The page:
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  • Jason Regan

New rural doctors’ agreement a lifeline for regional patients

An agreement between South Australia’s rural doctors and SA Health looks set to secure desperately needed health services in regional communities that have lost or been in danger of losing their local doctors.

The agreement comes following 18 months of negotiations with SA Health’s Rural Support Service (RSS), the Australian Medical Association in South Australia (AMA(SA)) and the Rural Doctors’ Association of SA (RDASA).

RDASA President and Murray Bridge general practitioner (GP) Dr Peter Rischbieth said it was an “extreme relief” to reach a point where RDASA and AMA(SA) believe their members will be able to continue working for their patients and communities.

“Maintaining a local rural doctor workforce in a regional area is the difference between medical services being available and entire services shutting down,” Dr Rischbieth said.
"Losing GP services in country towns results in significant travel times for the members of these communities as well as poorer health outcomes."

AMA(SA) Vice President and Port Lincoln general practitioner Dr John Williams said the new agreement will bring significant benefits to rural communities, including a more sustainable rural doctor workforce.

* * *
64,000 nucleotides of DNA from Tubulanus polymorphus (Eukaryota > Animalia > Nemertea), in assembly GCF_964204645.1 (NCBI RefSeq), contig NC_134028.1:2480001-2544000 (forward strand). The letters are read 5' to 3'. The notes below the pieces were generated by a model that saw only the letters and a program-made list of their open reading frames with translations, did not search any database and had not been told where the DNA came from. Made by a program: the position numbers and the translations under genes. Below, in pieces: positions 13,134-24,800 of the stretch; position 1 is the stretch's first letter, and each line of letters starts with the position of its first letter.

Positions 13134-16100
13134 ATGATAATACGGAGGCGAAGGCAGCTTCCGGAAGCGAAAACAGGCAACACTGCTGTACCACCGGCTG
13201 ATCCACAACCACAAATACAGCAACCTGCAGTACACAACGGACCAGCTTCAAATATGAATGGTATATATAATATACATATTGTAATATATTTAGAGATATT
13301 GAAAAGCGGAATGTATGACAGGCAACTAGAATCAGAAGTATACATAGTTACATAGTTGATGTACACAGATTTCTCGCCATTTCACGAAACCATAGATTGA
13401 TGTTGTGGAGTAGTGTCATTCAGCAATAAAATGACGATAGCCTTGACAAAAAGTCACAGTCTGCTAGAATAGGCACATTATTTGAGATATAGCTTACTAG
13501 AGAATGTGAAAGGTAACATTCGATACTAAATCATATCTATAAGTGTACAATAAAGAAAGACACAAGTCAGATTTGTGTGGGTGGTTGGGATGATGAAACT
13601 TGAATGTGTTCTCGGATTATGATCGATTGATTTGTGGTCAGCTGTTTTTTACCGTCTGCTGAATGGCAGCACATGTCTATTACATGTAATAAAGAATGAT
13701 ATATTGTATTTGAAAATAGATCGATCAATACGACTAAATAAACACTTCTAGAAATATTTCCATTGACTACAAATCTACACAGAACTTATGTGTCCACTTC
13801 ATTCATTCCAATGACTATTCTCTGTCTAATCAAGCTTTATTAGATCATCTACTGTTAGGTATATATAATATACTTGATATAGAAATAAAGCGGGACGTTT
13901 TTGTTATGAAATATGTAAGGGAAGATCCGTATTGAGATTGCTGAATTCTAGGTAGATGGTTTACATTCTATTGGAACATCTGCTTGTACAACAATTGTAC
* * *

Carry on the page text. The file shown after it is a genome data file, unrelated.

The agreement provides a minimum guarantee that must be offered to a rural GP who also works with public hospital patients as a Visiting Medical Officer (VMO).

Dr Williams said GP VMOs had been working in these roles without contracts for 19 months, with six rounds of AMA(SA) and RDASA negotiations with RSS needed over 12 months to reach a resolution.

“For many rural doctors, the agreement will change the way their remuneration works, making rural hospital work more comparable in terms of conditions and remuneration to that received by their metropolitan public hospital colleagues,” Dr Williams said.
“It recognises and reflects the on-call and out-of-hours work that rural doctors consistently perform and increases opportunities for us to influence how our local hospitals manage patient care.”

The formal contracts are expected to be available for GPs to consider by 31 January 2022.

“SA Health has agreed to negotiate in the next 12 months, outside of this GP agreement, for further supports for GP Registrars,” Dr Williams said.
“SA Health has also agreed to review the indexation process to align more fairly with CPI changes.”

Key improvements in the new agreement include:

• a South Australian Government injection of more than 20 per cent into the GP Agreement Budget to support the new initiatives

• a sign-up bonus of up to $50,000 for a doctor to work in the more remote areas of the state

• the ability for a doctor to choose either a new sessional (hourly) rate for hospital work or remain with the current fee-for-service structure

• a previously unavailable process that allows a GP to dispute their offer from their Local Health Network and seek modification through a formal process

• better IT and infrastructure to help GPs care for patients efficiently.


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